New Fire Equipment Could Save Lives in Rutherford County
by Emily Luxen
RUTHERFORD COUNTY, Tenn.- Some ongoing water woes for firefighters in South Rutherford County could be ending thanks to some new equipment upgrades.
Thursday, Rutherford County Commissioners voted to spend $55,000 on two 2,500 gallon water tanks that can be mounted to donated trucks from the Solid Waste Department. This will allow firefighters to transport more water to a fire, and ultimately help them put the fire out quicker.
County Fire Chief Larry Farley said fire hydrants in the south part of the county have low water pressure, and this makes it difficult for firefighters to do their jobs.
"This will put into place a way to transport water at a low cost to the county," said Farley.
During the county commission meeting, some voiced concerns about the idea, and cited the fact that the aging trucks would not meet firefighting safety codes.
"Even if we bring these trucks up to code," said County Commissioner Matthew Young, "it was never designed to be a fire apparatus."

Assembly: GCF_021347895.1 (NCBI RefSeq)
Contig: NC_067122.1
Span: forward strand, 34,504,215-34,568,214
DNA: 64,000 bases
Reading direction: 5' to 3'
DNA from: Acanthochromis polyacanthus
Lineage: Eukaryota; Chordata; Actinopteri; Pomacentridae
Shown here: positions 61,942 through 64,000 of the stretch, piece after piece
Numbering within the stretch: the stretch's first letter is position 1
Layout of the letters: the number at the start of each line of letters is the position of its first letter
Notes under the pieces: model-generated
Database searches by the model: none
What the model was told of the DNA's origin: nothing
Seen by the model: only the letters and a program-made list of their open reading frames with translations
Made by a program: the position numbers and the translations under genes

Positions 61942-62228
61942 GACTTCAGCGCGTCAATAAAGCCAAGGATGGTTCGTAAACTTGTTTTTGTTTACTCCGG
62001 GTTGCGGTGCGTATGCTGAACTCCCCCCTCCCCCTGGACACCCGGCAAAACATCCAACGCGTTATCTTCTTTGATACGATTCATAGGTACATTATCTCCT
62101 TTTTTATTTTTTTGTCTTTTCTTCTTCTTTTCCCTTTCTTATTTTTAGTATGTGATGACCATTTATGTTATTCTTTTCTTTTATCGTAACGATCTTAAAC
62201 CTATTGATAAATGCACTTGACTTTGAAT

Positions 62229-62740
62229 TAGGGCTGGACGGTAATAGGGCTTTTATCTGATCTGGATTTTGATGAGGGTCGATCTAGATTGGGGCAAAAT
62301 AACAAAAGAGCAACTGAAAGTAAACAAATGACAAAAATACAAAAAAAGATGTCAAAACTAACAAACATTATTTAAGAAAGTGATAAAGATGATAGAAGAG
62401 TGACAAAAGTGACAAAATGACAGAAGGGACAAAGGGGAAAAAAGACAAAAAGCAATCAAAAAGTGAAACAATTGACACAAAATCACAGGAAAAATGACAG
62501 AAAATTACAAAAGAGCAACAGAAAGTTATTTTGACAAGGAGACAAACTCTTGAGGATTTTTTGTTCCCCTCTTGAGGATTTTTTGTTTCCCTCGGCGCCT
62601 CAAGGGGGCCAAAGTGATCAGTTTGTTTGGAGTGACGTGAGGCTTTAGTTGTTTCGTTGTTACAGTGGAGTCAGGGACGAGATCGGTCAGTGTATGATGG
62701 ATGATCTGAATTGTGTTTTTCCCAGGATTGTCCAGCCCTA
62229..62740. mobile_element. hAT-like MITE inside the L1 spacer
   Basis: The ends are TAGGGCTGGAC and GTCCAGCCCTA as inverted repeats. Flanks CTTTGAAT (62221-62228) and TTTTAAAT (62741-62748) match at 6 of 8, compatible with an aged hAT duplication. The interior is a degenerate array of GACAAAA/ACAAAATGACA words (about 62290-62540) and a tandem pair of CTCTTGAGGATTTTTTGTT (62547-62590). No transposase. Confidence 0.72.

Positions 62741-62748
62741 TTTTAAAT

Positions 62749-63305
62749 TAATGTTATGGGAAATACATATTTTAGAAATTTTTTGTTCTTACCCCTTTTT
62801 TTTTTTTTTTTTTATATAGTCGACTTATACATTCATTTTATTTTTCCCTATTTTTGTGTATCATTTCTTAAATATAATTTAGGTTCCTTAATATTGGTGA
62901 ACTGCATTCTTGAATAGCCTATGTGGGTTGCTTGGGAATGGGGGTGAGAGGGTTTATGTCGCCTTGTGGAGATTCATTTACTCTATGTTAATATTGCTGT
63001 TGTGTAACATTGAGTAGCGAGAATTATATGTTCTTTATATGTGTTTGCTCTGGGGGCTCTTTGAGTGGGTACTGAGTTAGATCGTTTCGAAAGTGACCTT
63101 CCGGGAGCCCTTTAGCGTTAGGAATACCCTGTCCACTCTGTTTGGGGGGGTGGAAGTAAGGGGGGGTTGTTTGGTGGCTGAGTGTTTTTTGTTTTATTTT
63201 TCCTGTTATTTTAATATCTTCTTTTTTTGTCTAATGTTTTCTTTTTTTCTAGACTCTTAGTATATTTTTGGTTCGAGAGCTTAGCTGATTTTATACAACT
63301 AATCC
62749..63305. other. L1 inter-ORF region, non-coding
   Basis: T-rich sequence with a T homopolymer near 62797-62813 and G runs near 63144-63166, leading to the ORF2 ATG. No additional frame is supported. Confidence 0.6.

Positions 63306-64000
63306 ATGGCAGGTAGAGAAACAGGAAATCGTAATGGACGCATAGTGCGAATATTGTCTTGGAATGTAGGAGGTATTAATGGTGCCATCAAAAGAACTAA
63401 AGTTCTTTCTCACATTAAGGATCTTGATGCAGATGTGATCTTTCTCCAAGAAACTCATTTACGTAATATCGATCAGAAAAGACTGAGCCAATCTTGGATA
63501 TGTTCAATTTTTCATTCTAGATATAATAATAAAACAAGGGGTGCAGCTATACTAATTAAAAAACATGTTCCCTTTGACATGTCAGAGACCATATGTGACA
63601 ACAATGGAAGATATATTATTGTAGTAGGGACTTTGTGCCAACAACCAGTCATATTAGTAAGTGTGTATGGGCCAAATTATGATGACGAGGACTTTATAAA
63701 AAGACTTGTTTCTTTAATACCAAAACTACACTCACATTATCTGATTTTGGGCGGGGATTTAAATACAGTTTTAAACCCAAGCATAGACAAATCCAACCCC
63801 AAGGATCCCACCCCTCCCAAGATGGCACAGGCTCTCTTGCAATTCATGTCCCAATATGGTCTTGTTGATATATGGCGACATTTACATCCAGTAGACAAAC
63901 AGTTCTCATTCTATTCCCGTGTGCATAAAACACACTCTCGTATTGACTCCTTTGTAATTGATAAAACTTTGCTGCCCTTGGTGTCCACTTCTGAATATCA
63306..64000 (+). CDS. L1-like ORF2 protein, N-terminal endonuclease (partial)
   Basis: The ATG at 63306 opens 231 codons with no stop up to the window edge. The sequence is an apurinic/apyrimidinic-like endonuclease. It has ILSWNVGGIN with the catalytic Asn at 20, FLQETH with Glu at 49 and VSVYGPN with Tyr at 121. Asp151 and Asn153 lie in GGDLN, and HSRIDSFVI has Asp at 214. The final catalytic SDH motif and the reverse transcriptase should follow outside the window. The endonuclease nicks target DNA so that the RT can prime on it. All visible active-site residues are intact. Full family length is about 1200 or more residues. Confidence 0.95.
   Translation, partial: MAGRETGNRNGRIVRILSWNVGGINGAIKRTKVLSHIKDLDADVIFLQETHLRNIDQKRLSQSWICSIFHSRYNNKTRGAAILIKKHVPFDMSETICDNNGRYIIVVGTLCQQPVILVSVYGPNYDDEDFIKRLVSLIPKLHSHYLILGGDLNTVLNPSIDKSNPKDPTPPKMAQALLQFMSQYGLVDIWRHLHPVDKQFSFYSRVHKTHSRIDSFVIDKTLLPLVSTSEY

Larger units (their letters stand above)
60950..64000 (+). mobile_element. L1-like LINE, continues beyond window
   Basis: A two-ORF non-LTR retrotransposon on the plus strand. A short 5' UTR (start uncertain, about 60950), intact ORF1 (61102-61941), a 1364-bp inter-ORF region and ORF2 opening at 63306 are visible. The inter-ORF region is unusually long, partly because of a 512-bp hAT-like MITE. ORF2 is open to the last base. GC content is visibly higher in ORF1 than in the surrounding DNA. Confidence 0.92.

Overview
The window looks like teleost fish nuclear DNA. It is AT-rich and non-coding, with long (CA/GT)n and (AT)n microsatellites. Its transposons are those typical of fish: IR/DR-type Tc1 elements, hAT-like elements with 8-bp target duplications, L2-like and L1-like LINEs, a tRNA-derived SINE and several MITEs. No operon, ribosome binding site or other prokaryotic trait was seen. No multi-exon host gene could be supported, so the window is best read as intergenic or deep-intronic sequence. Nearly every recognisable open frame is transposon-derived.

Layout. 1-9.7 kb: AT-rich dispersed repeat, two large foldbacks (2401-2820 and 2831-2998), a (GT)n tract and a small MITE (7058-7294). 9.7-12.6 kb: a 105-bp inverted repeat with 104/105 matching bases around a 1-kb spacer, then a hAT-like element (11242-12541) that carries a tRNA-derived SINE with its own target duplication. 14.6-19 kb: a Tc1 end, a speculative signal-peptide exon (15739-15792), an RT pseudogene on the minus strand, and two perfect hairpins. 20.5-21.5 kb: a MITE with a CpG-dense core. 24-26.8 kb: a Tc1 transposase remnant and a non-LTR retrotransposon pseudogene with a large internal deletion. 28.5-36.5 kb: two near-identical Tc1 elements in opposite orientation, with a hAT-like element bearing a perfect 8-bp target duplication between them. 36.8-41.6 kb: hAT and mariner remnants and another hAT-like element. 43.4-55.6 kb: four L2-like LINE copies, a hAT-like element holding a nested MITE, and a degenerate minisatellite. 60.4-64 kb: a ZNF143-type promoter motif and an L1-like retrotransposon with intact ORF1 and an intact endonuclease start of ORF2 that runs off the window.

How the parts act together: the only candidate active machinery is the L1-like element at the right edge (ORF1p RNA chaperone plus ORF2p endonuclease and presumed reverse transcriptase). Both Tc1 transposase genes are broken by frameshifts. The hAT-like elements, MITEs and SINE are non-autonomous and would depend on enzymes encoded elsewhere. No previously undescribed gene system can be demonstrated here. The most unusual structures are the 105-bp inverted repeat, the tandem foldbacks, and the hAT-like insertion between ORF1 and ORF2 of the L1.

The majority of commissioners voted for the proposal. It will benefit the Christiana, Rockvale and Midland communities the most. Rockvale Volunteer Fire Chief Mike Walls says it will be a much need improvement that will help his crews in the field.
"We just don't have water every 1000 feet out here like we do in the city," said Walls, "I worry about the safety of my guys. If they get in a structure fire and run out of water, we've got problems."
Walls said currently, even on small structure fires, multiple units have to respond to put out the fire. The extra water will make a big difference.
"This will help save manpower," said Walls, "the most important thing is to get water on the fire."
Farley stressed this is still a temporary fix to the problem. Ultimately, he would like to get new tanker trucks which could cost as much as $220,000 a piece. For now, he said he is anxious to get the donated trucks out on the streets.